For the third year in a row, the rate of hate crimes increased in California. According to a report released by the California Attorney General’s office, there were 1,093 reported hate crimes in California in 2017, a 17.4% increase. This statistic follows an uptick in hate crimes since 2014: The amount of reported incidents jumped 44% in that three-year span.

What is a Hate Crime?

Hate crimes target people based on their race, sexual orientation, religion, or other protected class. More than half of the hate crimes reported in California last year involved racial basis, Black people, in particular, represented 27% of such reported incidents.

Hate Speech or Hate Crime?

Hate Speech is behavior motivated by hate but legally protected by the First Amendment right to freedom of expression. Examples include name-calling, insults, distributing hate material in public places, and displaying hate material on a person’s own property. Hate speech is permitted by the U.S. Constitution so long as it does not interfere with the civil rights of others.

A hate crime is a crime against a person, group, or property motivated by the victim’s real or perceived protected social group.

California Hate Crime Laws

Intent or motive to commit a crime is at the heart of most criminal offenses. Under the law, if one of the motivators for committing the crime is hate, the accused person will be subject to enhanced penalties, like a longer prison sentence or steeper fines.

California considers a person’s disability, gender, nationality, race or ethnicity, religion, or sexual orientation protected characteristics. If a person is harmed, threatened, or harassed because of the person’s protected characteristics, then the law imposes severe additional punishment for the criminal offender.

How to Spot a Hate Crime

A hate crime occurs when a victim or property is targeted because they belong to a protected group, like race or religion. During the commission of the crime, the perpetrator often makes verbal comments showing prejudice.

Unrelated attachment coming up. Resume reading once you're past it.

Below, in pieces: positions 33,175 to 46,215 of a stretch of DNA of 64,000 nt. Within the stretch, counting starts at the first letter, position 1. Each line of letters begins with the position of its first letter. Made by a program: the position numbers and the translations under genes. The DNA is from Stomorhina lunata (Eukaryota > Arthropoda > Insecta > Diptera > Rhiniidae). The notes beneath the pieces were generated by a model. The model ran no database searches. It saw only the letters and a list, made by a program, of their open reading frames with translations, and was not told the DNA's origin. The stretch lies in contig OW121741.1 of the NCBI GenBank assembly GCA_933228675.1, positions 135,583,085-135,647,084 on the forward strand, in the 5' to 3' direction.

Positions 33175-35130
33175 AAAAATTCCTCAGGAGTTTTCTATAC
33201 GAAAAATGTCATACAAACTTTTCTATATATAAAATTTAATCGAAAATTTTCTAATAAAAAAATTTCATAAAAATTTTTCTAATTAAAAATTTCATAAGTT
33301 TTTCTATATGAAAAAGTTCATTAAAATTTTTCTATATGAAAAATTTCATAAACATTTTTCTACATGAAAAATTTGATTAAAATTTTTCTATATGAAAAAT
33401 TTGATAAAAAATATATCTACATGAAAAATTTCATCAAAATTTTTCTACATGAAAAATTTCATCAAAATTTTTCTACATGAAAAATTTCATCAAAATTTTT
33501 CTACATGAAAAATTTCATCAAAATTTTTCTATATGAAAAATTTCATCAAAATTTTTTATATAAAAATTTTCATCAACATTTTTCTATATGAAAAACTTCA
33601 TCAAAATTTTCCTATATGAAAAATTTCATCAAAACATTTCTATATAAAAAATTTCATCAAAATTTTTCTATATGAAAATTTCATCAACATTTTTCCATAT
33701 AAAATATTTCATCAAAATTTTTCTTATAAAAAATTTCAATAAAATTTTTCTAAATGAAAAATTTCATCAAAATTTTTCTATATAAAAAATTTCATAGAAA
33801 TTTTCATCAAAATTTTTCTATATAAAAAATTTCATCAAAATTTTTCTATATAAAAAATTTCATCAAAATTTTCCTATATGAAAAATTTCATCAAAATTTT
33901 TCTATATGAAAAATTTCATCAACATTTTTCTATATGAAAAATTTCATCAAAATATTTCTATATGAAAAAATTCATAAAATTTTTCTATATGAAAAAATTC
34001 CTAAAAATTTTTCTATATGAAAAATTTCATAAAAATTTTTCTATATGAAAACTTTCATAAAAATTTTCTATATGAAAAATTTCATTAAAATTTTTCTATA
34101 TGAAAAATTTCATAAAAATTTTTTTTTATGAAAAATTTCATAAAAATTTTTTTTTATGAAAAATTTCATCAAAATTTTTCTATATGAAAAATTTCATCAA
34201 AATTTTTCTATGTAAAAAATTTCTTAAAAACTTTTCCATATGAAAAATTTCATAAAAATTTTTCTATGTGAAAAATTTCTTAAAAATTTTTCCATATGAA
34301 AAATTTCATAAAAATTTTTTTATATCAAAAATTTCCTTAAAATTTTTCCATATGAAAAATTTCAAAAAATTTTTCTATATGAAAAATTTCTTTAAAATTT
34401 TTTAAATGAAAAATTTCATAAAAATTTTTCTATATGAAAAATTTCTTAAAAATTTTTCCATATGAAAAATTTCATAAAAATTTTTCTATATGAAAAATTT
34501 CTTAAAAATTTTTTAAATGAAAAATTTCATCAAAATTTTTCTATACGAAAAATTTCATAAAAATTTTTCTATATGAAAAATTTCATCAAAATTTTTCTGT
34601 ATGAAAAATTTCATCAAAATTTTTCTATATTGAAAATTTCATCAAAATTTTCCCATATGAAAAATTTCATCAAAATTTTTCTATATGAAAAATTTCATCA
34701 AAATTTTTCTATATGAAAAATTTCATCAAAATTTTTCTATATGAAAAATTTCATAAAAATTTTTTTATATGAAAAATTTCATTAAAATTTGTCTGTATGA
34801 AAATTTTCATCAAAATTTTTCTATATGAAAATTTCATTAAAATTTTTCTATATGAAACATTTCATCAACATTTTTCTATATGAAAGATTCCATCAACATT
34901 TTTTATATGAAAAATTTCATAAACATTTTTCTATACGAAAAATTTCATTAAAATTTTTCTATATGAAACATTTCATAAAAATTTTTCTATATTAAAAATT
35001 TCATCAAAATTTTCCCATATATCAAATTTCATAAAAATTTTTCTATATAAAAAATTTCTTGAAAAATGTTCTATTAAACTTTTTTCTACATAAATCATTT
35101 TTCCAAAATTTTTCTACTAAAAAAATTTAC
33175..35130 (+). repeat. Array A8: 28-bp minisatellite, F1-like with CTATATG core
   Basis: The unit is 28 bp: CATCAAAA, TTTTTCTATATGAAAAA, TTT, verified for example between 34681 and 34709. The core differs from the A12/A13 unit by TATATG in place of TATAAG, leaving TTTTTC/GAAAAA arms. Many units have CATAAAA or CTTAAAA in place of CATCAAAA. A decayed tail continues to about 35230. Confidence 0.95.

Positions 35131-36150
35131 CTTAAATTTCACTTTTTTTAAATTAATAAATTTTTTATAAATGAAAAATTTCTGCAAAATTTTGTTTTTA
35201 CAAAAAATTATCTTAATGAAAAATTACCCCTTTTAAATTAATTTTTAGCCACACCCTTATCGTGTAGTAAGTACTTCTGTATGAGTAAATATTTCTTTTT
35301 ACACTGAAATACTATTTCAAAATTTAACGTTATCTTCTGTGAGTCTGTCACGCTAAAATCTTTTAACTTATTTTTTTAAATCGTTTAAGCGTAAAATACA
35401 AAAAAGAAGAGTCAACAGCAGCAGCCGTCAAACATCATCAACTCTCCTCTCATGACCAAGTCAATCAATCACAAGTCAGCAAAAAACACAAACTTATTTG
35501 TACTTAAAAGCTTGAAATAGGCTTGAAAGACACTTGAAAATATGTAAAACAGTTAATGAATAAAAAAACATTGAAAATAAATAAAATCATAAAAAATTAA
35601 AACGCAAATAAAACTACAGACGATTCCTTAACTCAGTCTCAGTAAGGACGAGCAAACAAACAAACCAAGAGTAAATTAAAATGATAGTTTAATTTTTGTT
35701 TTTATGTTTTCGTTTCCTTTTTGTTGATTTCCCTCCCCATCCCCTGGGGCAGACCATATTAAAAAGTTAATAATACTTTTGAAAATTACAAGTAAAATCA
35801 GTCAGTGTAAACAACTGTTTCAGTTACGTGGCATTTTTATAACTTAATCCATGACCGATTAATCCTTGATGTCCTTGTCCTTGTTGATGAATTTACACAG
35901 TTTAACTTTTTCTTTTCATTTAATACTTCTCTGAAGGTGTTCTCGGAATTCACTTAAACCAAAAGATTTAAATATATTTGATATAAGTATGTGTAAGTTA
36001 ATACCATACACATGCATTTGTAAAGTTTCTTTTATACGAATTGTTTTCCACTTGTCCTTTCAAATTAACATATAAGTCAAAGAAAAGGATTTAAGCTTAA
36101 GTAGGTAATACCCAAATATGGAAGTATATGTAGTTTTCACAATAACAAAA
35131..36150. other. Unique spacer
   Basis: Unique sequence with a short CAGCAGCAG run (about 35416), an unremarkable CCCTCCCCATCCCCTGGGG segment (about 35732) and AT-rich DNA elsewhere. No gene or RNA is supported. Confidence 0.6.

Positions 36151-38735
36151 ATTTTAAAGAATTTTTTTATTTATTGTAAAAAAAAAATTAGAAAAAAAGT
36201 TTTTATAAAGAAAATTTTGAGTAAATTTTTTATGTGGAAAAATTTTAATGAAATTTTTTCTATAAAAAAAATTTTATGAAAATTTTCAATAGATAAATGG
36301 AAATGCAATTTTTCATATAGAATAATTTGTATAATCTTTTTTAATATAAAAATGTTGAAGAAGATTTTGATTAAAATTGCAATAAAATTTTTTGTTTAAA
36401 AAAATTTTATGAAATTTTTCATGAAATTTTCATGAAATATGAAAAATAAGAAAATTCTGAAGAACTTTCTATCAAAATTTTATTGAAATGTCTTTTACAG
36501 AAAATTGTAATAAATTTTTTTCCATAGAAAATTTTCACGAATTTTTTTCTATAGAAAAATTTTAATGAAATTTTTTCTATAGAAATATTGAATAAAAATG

Have You Been Charged With a Hate Crime in California?

Committing a violent crime against an individual from a protected class California is a serious offense. If you have been charged with a hate crime in California, you can face heavy fines and years of imprisonment. Consult a qualified San Diego Criminal Defense Attorney who can help mitigate your penalties. Continue reading

Many employers conduct criminal background checks when individuals apply for a job. If you have been arrested or convicted of a crime, getting a job can become a stressful undertaking because some employers do not hire individuals with arrest or conviction records. Depending on the job, some classes of convicted people may be prohibited by law from getting hired.

Problems with Criminal Background Check Reports

It is not uncommon for an applicant to have incorrect or missing information in their criminal background check report. Reports can be mismatched, contain inaccurate information, include someone else’s information, or misclassify the criminal offense.

Expunging or Sealing Criminal Conviction Records

People who committed crimes when they were minors or people who have old criminal convictions can seek that their arrest and criminal conviction records be expunged, meaning they are hidden or sealed from public disclosure. This helps individuals put past behavior away and keep it from affecting their future employment or housing prospects.

Federal Laws that Protect Individuals with Arrest and Conviction Records

There are two main laws, the Fair Credit Reporting Act (FCRA) and Title VII that protect individuals from discrimination in employment because of prior arrest and conviction records. Under the FCRA, background checks that look into an individual’s criminal records, may not include arrest records that are more than seven years old, unless the position pays more than $75,000 a year. Conviction records however, have no such time limit. Title VII prohibits discrimination including in job screening and hiring practices in employment and frowns upon employment practices that issue blanket prohibitions against employment people with prior arrests or convictions.

Charged with a Misdemeanor Crime in California?

It is important that a person accused of a crime talk with his or her criminal defense attorney to understand the impact of a criminal conviction on his or her employment options. Current jobs may be lost after a person pleads guilty to a crime and future job opportunities may be curtailed because of an arrest or criminal conviction.

For example, if you are employed in commercial driving and you are arrested for driving while intoxicated, you may lose your commercial drivers’ license immediately. No drivers’ license means you can not work while your case is pending.

If you have been charged with a crime in California, you can face either a misdemeanor or felony charge along with heavy fines and years of imprisonment. Contact a qualified San Diego Criminal Defense Attorney who can help mitigate penalties today and explain your legal rights and responsibilities. Continue reading